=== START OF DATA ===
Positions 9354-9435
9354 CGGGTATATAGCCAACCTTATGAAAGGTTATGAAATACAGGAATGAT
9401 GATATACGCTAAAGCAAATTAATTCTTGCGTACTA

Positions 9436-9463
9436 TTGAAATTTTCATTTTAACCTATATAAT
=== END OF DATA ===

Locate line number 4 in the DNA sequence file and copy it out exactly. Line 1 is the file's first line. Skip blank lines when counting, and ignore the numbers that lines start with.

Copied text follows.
Positions 9436-9463